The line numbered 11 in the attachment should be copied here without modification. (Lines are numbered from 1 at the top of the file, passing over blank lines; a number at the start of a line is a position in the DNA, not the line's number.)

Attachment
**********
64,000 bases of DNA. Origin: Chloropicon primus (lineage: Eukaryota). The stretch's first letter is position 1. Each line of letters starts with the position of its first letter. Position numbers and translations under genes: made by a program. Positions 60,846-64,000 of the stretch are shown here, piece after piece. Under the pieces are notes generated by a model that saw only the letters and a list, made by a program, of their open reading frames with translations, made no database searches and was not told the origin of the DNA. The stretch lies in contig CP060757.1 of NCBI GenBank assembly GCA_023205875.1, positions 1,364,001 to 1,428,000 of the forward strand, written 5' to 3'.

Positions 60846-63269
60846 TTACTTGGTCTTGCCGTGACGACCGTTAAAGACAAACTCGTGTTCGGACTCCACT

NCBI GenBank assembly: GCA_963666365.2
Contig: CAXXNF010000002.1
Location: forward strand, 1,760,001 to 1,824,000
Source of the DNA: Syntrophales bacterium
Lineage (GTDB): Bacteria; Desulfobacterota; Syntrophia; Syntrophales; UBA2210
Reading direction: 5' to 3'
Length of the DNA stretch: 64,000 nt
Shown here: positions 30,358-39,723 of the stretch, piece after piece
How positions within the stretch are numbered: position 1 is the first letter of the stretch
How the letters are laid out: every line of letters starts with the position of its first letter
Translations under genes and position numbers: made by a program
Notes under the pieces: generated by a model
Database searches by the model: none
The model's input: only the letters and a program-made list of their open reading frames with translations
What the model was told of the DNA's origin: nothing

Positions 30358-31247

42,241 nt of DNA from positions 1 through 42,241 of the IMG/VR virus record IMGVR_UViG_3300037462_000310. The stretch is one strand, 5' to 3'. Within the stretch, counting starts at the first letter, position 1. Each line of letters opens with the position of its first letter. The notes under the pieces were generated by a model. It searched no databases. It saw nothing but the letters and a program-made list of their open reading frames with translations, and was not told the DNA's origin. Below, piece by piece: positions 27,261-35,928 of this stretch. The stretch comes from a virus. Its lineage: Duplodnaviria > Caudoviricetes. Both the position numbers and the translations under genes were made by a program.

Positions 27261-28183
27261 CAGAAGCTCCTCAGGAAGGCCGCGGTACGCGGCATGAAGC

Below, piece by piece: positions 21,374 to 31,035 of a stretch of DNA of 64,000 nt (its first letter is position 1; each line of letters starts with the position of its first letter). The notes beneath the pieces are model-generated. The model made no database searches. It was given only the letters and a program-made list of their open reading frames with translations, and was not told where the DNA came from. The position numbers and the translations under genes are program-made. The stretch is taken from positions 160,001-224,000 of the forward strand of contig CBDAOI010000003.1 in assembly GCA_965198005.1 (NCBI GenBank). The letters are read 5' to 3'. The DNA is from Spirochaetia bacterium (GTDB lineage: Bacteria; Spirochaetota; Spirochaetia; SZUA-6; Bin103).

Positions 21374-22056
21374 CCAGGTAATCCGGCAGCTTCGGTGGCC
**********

Shown here: positions 30,358-39,723 of the stretch, piece after piece